The Black And White Minstrel Show Album Cover
The Black And White Minstrel Show
Album Cover

The Black And White Minstrel Show on Television
The Black And White Minstrel Show
on Television

And blackface minstrel shows lived on in other parts of the world. One hundred years after minstrel entertainment began in London's music-halls, the convention was revived on television in the form of The Black And White Minstrel Show. This variety series was first screened on BBC Television in 1958 and it was on the air until 1978. At the height of its success, The Black and White Minstrel Show was watched by 18 million viewers a week and had become one of the world's best known musical/variety shows on television.

The Black And White Minstrel Show
This clip from the last episode (1978) shows white men
dressed up as Mexicans in blackface



Nostalgic Negro

The Minstrel Show
as Sentimental and Nostalgic

After the Civil War, white minstrels concentrated their portrayals of Southern Negroes on the nostalgic stereotype of "Old Darky." Whether these characters had gone North and then returned or had never left, they found their old plantation gone, destroyed by the war. Aged, weak, and alone, they recalled the happy, carefree prewar days, which further underscored the tragedy of the destruction of the plantation. Since it was gone, audiences did not have to consider the more unfortunate aspects of plantation life -- like slavery. Yet they could still bask in its warmth through the memories of the Old Darky. They could envy his carefree life of perpetual childhood -- singing, dancing, and frolicking. The could even momentarily share his simple world, free of the worries, insecurities, and responsibilities that they had to face. At the same time, they could feel comfortably superior to him and certain that, whatever else changed in their lives, he would always be their subordinate. Through him they could also mourn for lost simplicity, order, and control. Although he certainly did not offer an antidote for their problems, the Old Darky provided a temporary diversion, a reassuring certainty that whites desperately needed and clung to.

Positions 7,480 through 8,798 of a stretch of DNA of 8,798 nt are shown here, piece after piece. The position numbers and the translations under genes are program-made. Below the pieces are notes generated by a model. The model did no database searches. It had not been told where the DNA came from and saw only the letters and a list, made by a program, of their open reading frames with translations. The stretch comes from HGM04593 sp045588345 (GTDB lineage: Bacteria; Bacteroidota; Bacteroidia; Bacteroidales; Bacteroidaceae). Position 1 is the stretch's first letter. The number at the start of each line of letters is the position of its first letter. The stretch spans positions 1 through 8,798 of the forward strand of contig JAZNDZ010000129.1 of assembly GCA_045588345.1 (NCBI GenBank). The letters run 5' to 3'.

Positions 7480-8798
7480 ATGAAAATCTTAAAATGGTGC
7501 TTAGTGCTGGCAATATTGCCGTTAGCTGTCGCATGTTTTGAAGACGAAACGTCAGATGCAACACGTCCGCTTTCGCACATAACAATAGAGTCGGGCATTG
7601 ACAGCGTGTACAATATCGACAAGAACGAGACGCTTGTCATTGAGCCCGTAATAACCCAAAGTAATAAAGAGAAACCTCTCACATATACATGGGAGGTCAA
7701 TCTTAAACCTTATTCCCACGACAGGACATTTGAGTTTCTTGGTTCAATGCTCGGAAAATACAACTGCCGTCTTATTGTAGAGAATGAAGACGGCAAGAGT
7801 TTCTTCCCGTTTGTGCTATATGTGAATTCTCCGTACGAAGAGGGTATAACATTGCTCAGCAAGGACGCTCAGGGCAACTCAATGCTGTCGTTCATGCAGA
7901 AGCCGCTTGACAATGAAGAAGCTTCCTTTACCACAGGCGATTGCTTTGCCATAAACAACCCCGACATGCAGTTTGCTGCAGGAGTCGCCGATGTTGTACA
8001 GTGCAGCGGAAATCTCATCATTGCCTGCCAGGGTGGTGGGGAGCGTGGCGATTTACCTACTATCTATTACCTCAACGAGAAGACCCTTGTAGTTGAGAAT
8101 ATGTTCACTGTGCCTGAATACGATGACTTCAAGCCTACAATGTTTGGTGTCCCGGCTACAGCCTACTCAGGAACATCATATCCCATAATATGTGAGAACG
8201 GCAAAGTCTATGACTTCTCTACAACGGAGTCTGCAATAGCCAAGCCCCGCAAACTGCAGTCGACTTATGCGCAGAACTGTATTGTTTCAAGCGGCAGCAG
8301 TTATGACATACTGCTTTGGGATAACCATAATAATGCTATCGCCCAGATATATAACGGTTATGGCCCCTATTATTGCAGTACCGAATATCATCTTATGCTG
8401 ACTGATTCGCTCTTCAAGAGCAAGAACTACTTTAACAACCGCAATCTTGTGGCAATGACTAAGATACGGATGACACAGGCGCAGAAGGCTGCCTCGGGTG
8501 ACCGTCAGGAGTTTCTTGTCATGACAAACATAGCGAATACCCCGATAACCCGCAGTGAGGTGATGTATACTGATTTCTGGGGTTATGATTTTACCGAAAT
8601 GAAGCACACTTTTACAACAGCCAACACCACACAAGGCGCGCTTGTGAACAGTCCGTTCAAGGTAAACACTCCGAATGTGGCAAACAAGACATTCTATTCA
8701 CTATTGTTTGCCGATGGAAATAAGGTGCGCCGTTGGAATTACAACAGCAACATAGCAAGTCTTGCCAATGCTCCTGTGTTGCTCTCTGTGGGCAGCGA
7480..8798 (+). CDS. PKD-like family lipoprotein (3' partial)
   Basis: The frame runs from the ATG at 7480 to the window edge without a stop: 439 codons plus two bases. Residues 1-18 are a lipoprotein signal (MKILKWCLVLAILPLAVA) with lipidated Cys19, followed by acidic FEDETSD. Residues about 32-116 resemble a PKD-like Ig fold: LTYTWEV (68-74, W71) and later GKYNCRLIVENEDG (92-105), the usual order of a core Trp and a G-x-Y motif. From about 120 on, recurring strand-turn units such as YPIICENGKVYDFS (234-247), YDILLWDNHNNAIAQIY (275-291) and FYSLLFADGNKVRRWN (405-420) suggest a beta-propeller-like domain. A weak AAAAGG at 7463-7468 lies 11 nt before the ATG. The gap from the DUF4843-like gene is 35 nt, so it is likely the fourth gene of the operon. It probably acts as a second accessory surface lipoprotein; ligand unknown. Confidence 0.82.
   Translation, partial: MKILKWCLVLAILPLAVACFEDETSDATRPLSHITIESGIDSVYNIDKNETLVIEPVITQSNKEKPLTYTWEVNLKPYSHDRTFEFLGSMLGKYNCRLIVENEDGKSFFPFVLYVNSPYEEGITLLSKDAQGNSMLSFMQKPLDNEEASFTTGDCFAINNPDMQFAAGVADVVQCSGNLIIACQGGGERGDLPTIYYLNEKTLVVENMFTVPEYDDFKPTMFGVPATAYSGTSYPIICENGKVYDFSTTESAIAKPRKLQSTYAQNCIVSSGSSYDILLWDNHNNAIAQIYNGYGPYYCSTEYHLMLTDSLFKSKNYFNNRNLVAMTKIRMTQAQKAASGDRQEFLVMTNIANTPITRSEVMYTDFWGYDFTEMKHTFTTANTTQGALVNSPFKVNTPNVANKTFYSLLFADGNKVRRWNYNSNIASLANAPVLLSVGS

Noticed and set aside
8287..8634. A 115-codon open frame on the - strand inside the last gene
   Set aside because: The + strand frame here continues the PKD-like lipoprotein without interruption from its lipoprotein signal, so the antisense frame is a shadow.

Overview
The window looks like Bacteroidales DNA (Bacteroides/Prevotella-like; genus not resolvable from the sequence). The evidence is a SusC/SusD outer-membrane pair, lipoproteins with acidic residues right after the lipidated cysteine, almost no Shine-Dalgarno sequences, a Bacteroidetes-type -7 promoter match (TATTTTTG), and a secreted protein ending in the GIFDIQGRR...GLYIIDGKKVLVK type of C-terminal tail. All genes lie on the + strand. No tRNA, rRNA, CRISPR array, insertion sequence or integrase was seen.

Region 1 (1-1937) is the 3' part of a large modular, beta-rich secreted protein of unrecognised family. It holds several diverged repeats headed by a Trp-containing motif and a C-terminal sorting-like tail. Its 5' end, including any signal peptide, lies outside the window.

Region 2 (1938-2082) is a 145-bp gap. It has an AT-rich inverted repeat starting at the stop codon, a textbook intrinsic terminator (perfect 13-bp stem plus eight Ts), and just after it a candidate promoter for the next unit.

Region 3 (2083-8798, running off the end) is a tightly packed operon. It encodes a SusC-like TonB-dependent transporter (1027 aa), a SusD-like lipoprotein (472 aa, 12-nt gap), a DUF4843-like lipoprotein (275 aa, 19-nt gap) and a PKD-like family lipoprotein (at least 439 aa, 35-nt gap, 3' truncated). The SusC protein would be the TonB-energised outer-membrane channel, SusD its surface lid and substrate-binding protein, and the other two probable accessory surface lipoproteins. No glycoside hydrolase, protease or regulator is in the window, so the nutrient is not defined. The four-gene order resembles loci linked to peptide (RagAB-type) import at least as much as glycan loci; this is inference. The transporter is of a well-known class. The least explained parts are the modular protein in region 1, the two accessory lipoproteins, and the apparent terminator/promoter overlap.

Minstrel Show Female Impersonators

George Christy was probably the first famous female impersonator in minstrel shows when he played the part of Miss Lucy Long in the 1840s. By the mid-1850s most major companies had female impersonators (Wenches and Prima Donnas). Two of the most famous performers were "The Only Leon" and Tony Hart.

Stephen Foster (1826-1864)

Stephen Foster wrote many of the most popular songs of the minstrel era, but as an artist, Foster longed to earn recognition for songwriting and composing other types of music that were considered less trivial than minstrel shows.


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Blackface! -- Contents

Bert Williams

History of Blackface

Blacks in Blackface

History of Minstrel Shows

Minstrel Show Female Impersonators

Stephen Foster

Origins of Jump Jim Crow

Blackface Origins in Clowning

Blackface History Prior to Minstrel Shows

Excerpts from Monarchs of Minstrelsy (1911)

Famous Blackface Minstrel Performers

Blackface Around the World

About This Web Site

Visit the Blackface! YouTube Channel for more blackface and minstrel show videos

Racial and Racist Stereotypes in Media

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Black Stereotypes
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Asian Stereotypes
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Hispanic Stereotypes
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Indian Stereotypes
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Arab Stereotypes
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Jewish Stereotypes